David thought about the baby. He knew She was why his mother never showed him scorpion holes any more. He told this to Pedro. Pedro had a plan. They would catch a scorpion and get it to kill the baby. Then his mother could get out of bed and they would show her the hole where they caught it. It was a good plan.

They needed bait and David thought of the frogs. His father always told him to be careful what he killed. That killing had consequences. When his father said that, he made a serious face and took David’s shoulders in his hands and David knew he was telling the truth. David had never killed anything before.

As he waded into the creek, he thought about his sister’s fist and how it clenched and unclenched. He knew that frogs always hid from the sun, so he searched for them under pieces of cardboard and inside rusting cans. He thought of her little red face as he felt inside an empty pizza box, and smiled when he felt movement. He closed it inside his hands and felt the frog wriggle helplessly, trying to get free.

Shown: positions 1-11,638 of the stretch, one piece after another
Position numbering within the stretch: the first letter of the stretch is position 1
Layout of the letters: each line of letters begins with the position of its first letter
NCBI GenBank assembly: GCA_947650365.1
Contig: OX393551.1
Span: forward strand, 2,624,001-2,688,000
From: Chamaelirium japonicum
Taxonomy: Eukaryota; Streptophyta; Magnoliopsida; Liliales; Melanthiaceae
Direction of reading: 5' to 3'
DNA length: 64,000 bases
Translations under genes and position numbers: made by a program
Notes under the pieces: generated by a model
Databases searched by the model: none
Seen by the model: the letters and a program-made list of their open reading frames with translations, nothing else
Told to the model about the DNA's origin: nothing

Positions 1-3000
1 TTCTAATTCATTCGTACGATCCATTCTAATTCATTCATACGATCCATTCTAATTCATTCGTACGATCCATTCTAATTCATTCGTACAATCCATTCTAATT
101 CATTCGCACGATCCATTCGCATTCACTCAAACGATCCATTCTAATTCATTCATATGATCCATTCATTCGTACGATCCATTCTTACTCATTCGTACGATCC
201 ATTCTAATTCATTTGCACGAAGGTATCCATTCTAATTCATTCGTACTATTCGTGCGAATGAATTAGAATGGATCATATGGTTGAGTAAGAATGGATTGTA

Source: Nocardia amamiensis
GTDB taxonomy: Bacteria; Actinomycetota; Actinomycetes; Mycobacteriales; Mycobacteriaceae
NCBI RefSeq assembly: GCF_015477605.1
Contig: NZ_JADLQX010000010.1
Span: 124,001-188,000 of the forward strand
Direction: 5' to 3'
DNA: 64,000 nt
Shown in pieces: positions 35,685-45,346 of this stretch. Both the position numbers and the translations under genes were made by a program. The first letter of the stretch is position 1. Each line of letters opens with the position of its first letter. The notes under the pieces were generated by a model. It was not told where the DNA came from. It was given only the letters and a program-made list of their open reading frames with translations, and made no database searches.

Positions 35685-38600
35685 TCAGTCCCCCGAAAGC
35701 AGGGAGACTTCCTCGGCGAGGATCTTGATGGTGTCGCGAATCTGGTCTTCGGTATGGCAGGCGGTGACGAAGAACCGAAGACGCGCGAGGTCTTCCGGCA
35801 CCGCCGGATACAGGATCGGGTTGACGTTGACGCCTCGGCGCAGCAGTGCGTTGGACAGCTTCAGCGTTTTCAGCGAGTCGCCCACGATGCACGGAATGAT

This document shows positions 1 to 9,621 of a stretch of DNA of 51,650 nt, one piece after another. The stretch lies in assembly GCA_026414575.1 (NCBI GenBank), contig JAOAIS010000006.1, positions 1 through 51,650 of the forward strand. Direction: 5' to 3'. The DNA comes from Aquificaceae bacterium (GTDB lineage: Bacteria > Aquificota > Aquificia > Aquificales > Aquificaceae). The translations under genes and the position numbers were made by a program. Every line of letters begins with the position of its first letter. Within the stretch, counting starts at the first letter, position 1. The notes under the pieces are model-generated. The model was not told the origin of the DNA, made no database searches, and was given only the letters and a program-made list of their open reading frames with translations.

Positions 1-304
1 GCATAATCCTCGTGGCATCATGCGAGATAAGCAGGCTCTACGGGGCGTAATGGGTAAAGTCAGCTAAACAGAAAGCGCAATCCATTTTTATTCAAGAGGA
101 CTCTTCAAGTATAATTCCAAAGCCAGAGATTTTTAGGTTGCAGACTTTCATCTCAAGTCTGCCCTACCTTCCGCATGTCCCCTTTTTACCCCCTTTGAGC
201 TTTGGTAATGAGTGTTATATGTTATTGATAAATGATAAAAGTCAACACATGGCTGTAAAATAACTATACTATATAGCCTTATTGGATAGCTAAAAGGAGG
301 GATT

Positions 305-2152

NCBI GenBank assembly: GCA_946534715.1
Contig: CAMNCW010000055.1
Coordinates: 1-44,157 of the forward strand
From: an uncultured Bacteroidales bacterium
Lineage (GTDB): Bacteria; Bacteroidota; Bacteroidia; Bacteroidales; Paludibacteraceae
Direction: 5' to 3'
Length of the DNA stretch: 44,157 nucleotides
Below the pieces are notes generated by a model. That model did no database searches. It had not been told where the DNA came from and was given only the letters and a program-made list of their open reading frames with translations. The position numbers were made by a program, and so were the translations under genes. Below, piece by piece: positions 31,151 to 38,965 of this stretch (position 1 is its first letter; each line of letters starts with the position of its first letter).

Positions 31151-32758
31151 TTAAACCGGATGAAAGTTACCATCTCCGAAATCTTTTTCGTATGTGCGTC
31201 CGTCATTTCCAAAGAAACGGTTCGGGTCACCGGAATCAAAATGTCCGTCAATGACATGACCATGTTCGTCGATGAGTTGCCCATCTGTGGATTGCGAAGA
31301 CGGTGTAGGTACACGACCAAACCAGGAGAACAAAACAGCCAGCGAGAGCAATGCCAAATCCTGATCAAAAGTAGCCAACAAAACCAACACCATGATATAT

David carried the frog up the side of the creek bed, stumbling once on the crumbling earth. Pedro pointed out a scorpion hole, and David crouched beside it. He wasn’t really sure what to do next. He shoved the frog inside the hole and stood back. As soon as he let go, it hopped out again. David caught it in his fist. He looked at Pedro.

Not like that, Pedro said. Scorpions are little. They can’t eat a whole frog. You have to just put part of it in.

David looked down at the creature in his hand. Its stomach went in and out. Its throat went up and down as it watched him. David thought of his mother. Hurry up, said Pedro. It’s gonna be dark soon. David took the frog’s leg between his fingers. He pulled. He lost his grip a few times on its slippery skin. He squeezed his fingers together harder. The frog struggled and twitched but David couldn’t pull hard enough. Finally he stuck both his index fingers inside its mouth and pulled. David felt like he was going to be sick, but he kept pulling until its eyes bugged out and it gave a final twitch and lay still. Some of its guts came out through its mouth.

Slowly, David put the frog on the ground. He started to cry. He had slime on his fingers. He wiped them on his pants. He crossed the street and headed home. He opened their door. He crawled into bed beside his mother. She didn’t look up. He followed her gaze to the small coloured screen and let the blaring Spanish wash over him.

Emma Feutl Kent is in the final year of a Bachelor of Arts degree in English and Political Science at the University of Alberta. Beyond being an aspiring writer, she hopes to pursue a career working to improve international labour legislation.

Tags:   short fiction writing contest